Comedian Russell Brand's recent ventures into politics may in fact be finally mobilising young, disenchanted voters, writes Political Editor David O'Donoghue. Not that he agrees with him...

Oh what’s that? Is that Russell Brand’s name hovering atop these words? Then I suppose you know what time it is. That’s right it’s time for “Russell Brand Article Bingo”. Yes, with so many pretentious politicos weighing in on the millionaire messiah’s particularly wacky brand of revolution, you’re probably expecting all the same boring criticisms that have plastered the Independent and the Guardian and the Telegraph alike for weeks. “Confused”, “longwinded”, “naïve”, “hypocritical”. For those of you playing along with your Russell Brand bingo cards at home, I suggest you put them back in the cupboard with the “George Bush public speaking flub bingo” we all miss so much.

This is not going to be another one of those articles.

Because, unusually enough, I have some degree of admiration for Mr Brand. Is he the second coming of Tony Benn for beleaguered lefties? Not a chance. Is he a serious, studied political intellectual who will deliver to all of us from on high the perfect solutions to all of our political problems? No way. Is he even a particular effective writer? Not from the many articles and columns I’ve seen him pen.

But he is doing some important for politics, especially for youth voters: He’s making politics interesting.

For too long politics has been about nitty-gritty, pencil-pushy issues. It’s very difficult for your average Leaving Cert student to get animated about an issue like the relative functioning of the civil service in our Department of Justice and Equality. I mean, did you just see that sentence? I’m snoring already.

No Brand is not one to have long and rational discussions about the need for systemic reform of local government. But neither are most people who aren’t political obsessives like me, who don’t feel the need to write five articles on what Labour leader Ed Milliband had for breakfast.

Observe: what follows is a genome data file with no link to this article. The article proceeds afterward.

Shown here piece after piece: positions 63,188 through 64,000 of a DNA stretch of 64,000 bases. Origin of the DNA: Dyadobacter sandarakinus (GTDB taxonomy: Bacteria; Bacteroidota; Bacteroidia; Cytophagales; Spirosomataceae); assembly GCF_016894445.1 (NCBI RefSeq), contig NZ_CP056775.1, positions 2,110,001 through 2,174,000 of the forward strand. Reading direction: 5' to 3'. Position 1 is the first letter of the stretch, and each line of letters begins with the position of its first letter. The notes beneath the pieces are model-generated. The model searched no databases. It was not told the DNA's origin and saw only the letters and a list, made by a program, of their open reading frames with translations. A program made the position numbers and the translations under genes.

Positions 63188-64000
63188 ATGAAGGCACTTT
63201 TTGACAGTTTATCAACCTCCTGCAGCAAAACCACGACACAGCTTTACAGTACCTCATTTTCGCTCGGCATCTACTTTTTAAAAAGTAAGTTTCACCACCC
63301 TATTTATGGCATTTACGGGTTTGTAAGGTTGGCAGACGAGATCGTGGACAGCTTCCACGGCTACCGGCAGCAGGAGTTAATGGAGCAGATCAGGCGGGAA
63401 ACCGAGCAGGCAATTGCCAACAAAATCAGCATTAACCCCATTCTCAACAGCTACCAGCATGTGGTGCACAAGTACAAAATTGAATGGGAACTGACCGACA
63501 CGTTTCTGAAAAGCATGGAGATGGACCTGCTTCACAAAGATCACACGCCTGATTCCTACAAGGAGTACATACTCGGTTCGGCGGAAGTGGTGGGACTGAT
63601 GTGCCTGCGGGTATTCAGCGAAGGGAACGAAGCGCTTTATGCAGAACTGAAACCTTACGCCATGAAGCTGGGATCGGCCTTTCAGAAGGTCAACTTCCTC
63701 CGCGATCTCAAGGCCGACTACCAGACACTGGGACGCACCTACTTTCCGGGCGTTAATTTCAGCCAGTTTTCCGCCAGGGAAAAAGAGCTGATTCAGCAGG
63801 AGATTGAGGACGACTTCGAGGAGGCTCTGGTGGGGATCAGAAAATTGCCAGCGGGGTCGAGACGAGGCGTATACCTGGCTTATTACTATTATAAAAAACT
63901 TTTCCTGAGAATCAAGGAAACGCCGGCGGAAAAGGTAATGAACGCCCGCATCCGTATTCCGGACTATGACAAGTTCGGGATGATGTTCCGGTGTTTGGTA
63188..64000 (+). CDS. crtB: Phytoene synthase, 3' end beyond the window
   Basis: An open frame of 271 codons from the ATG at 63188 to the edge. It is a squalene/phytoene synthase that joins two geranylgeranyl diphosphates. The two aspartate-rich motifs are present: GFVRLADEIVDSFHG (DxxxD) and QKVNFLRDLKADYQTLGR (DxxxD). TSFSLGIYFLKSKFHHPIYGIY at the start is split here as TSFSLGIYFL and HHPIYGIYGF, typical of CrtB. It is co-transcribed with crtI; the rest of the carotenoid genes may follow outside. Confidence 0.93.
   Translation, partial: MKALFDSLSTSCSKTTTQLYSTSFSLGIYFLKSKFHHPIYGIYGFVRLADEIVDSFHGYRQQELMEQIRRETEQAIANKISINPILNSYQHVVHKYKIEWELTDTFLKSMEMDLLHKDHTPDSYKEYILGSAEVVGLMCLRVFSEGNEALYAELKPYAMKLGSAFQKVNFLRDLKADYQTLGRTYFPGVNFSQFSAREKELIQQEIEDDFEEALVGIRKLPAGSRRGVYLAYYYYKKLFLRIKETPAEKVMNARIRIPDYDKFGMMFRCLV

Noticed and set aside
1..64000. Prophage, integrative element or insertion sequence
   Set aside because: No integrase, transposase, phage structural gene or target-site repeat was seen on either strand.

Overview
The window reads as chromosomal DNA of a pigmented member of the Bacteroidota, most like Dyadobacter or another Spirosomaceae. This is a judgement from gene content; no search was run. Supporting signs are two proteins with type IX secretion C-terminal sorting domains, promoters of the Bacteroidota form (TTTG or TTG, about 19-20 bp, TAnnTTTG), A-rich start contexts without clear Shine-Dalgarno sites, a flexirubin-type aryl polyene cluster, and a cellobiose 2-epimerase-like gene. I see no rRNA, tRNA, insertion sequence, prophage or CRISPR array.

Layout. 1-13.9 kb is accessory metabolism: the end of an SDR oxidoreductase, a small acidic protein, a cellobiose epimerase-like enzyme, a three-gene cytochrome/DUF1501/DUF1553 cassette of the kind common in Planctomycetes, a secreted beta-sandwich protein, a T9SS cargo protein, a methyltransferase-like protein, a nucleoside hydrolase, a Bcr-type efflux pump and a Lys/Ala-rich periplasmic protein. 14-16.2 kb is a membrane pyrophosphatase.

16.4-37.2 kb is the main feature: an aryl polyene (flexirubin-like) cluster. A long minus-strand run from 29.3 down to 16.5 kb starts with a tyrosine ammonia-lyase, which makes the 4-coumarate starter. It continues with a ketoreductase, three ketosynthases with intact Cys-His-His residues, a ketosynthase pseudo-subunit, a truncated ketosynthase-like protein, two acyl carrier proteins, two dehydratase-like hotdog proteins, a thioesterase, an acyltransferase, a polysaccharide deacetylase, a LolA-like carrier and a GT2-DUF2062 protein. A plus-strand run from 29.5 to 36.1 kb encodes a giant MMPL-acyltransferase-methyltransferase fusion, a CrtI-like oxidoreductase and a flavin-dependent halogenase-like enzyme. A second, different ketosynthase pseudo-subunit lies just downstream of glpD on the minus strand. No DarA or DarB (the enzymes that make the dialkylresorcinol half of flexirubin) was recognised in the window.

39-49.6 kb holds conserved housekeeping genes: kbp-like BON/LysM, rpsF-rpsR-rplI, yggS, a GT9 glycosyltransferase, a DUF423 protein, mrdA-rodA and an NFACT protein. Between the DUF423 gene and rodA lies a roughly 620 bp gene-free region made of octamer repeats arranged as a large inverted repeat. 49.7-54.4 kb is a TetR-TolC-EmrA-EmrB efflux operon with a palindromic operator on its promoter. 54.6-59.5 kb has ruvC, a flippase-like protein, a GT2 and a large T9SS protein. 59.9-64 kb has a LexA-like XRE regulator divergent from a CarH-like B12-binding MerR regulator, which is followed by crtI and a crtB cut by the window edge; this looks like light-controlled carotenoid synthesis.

The time is right for “big question” politics. Keeping political discussion to bland, nitty-gritty subjects makes politics the preserve of an elite class who can speak in those terms. Big questions and engaging political topics allow us to break political discussion free from the realm of suited robots who speak in smoke and mirrors about the merits and demerits of the retention of 9% VAT on the hospitality sector.

Big questions like, “are our abortion laws outdated?” or, “is poverty an issue in modern society?” or just “who does everyone hate in politics?” allow everyday people to jump right into big discussions about our society and have their say. I’m beginning to wonder whether the reaction against Russell Brand by so many of the “oh-so-informed-and-oh-so-engaged” political writers has just been because they are terrified that without cloaking politics in the mire of mystery and mystique, they’ll be out of a job.

Certainly Brand doesn’t provide very many clear road maps for the political future and when he does it’s quite clear he’s just been cogging his sums out of the copybooks of much more studied and interesting political and economic thinkers like Thomas Piketty and David Graeber. But in a society where “anti-politics” political sentiment is the norm, especially among young people, maybe the last thing we need is some oaf like myself legitimising the ridiculous circus performance we call politics by actually taking the whole thing seriously. The more we do that, the more we alienate ordinary people from getting involved in the political discussion, the more we make politics the reserve of the powerful and the pretentious and the privileged, then we kiss any kind of real democracy goodbye.

Russell Brand has an energy, a charisma and a notoriety that allows his political views to be heard by millions, unlike the leftist academics who he expresses interest in, reserved for an audience of a few hundred or thousand. Russell Brand has done something I’ve never seen before: he’s gotten ordinary people seriously engaged with questioning the legitimacy of our political order, how our society distributes wealth and the degree of control large, multinational corporations wield in our society. 

Russell Brand may not be giving us clear and prophetic answers to our big political questions, but most people can’t hear anyone else even asking them